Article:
Flower diameter 1.3-1.4 cm; fruits usually glabrous; prostrate or arcuate-ascending
Flower diameter 1.2-1.7 cm; fruits usually hairy; usually erect, rarely prostrate
Reddish only at the nodes and petiole bases, petioles coppery; petals with wide white streaks on
dorsal surface, flowers appearing pale pink; anthers dark red to purple
Stems and petioles deep dull red; flowers pink; anthers orange to purple
G. robertianum subsp. maritimum (Bab.) H. G. Baker
G. robertianum subsp. celticum Ostenf.
G. robertianum subsp. robertianum
1. Avoid plants without any red / purple anthocyanin colouring (i.e. albinos). G. robertianum may
produce small flowers with dull yellow anthers at the end of the season.
2. In addition, the flowers of the two species are different (Figs f, g), and the smaller, less spreading
petals of G. purpureum are distinctive.
3. G. purpureum also has 1-5 developed internodes on the central axis and G. robertianum has 0-2 (Yeo
Geranium purpureum subsp. purpureum is local round the coast from S Ireland to Sussex, and rarely also
inland on limestone rocks. It is protected under Section 21 of the Wildlife Act 1976 in the Republic of
Dorsal view of fruit of (a) G. purpureum subsp. purpureum, (b-d) G. purpureum subsp. fosteri to show variation
transitional from the typical G. purpureum pattern (b) to a G. robertianum pattern (d), and (e) G. robertianum
subsp. robertianum.
Botanical Society of the British Isles in association with National Museums of Wales
Plant Crib 1998 edited T. C. G. Rich & A. C. Jermy. Produced by H. B. R. Cleal.
Plant Crib
Side view of flowers of (f) G. purpureum, (g) G. robertianum (redrawn from Yeo 1973).
Geranium purpureum subsp. forsteri is transitional to G. robertianum and Baker (1956) suggested it may
have arisen through introgressive hybridisation of G. purpureum subsp. purpureum with prostrate forms
of G. robertianum. However, plants in the Solent seen by Yeo were instantly recognisable as G.
purpureum and hybridisation may not be involved. Plants may also be dwarf and bushy as an alternative
to decumbent and ascending. Experiments with prostrate and erect plants from Hayling Island (V.c. 11)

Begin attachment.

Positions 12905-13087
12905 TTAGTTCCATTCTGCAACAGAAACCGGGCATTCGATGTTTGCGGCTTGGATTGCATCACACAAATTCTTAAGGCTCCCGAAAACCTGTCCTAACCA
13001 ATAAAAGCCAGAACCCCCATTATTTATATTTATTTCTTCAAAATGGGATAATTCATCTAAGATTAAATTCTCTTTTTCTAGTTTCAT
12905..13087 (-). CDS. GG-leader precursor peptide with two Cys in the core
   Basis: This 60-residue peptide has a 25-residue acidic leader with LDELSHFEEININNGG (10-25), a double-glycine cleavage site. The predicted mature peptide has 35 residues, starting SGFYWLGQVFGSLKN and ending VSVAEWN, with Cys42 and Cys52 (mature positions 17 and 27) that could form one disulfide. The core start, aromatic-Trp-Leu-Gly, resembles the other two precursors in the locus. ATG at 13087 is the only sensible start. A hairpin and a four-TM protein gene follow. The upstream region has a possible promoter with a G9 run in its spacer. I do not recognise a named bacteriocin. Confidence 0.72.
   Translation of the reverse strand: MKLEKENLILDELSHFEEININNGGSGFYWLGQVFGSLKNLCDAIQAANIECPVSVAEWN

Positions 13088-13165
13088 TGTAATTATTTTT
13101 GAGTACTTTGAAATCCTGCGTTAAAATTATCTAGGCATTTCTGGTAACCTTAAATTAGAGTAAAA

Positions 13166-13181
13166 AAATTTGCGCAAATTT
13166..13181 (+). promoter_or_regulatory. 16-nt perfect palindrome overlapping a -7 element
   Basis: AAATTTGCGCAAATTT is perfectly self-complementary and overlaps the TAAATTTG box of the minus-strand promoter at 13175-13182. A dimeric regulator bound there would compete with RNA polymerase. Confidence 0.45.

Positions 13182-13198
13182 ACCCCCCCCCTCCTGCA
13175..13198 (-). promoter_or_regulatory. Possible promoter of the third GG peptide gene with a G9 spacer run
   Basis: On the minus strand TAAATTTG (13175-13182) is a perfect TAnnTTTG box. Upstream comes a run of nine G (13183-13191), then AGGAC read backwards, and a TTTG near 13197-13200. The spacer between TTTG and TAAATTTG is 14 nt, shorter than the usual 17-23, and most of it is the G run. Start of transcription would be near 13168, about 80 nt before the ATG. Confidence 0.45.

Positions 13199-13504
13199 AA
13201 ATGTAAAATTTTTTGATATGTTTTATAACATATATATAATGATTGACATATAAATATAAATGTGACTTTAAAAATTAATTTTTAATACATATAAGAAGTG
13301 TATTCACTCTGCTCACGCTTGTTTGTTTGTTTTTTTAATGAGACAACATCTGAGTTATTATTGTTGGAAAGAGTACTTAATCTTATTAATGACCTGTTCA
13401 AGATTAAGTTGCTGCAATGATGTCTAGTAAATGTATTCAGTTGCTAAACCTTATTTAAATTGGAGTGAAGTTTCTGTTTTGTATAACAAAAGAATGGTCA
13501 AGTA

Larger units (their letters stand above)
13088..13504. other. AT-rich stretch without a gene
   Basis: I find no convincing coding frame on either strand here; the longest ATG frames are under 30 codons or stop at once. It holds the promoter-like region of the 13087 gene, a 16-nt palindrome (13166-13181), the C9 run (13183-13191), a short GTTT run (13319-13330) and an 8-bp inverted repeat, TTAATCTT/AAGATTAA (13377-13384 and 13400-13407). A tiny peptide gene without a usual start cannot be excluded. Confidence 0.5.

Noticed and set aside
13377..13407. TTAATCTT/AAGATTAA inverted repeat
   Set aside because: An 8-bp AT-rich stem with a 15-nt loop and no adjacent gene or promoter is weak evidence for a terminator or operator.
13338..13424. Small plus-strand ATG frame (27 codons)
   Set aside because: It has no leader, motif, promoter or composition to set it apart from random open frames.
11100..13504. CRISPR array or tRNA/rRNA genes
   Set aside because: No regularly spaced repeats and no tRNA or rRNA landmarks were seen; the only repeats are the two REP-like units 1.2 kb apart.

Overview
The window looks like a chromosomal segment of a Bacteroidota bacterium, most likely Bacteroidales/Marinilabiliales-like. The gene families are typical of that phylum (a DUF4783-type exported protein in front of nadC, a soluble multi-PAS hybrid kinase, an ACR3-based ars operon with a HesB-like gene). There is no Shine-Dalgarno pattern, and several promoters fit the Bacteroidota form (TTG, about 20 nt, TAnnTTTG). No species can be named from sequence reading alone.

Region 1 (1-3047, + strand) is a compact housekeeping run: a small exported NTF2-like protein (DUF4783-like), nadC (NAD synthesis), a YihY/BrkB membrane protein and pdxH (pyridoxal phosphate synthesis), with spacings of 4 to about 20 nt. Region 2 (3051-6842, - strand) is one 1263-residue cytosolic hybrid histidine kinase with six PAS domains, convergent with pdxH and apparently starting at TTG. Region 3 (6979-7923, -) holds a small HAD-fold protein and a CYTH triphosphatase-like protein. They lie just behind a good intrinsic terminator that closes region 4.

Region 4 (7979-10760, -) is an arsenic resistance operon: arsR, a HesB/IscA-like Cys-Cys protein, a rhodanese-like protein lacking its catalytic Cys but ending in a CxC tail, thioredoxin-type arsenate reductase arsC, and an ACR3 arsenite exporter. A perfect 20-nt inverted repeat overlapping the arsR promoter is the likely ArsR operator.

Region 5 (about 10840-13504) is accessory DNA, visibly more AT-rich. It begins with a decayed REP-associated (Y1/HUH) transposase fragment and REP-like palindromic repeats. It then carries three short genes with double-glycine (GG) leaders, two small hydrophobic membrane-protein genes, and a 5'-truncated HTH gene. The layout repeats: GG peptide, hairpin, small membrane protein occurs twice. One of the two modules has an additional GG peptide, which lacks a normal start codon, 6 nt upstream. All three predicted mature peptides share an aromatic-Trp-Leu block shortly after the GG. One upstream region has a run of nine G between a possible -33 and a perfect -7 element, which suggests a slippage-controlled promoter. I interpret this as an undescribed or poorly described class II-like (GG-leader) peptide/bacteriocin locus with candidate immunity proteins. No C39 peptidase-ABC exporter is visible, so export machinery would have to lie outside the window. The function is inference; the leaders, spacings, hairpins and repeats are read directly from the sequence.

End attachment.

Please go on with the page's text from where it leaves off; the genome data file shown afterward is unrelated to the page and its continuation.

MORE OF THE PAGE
by D. Easton in 1989 found that both grew upright in cultivation, and seeds examined by R. P. Bowman
showed no difference between the forms either (E. A. Pratt, pers. comm. 1989). However, the Hayling
Island plants differ from those in Devon (Brewis et al. 1996), and further cultivation experiments and
research on all the scattered populations are required. Subsp. forsteri is endemic to v.c. 11, 13 and
Guernsey and extinct in the Isle of Wight. It may not merit subspecific rank.
Geranium robertianum subsp. robertianum is widespread and common. Geranium robertianum subsp.
maritimum occurs around the coast of Britain and Ireland on stable shingle, particularly at the rear of
fringing beaches and less frequently on cliffs and seaside walls. Yeo (1973) queries whether prostrate
sea-shore forms can be included in one subspecies, as coastal plants differed markedly in cultivation.
Geranium robertianum subsp. celticum is a rare endemic of limestone in S Wales and W Ireland. Some
botanists regard this as a local form.
References Baker, H. G. (1955). Watsonia 3: 160-167.
Baker, H. G. (1956). Watsonia 3: 270-279.
Brewis, A., Bowman, R. P. & Rose, F. (1996). Flora of Hampshire. Harley Books,
Yeo, P. F. (1973). Botanical Journal Linnean Society 67: 286-346.
Yeo, P. F. (2003). Watsonia 24:533-535
Yeo, P. F. (2003). BSBI News 93:30-33
Botanical Society of the British Isles in association with National Museums of Wales
Plant Crib 1998 edited T. C. G. Rich & A. C. Jermy. Produced by H. B. R. Cleal.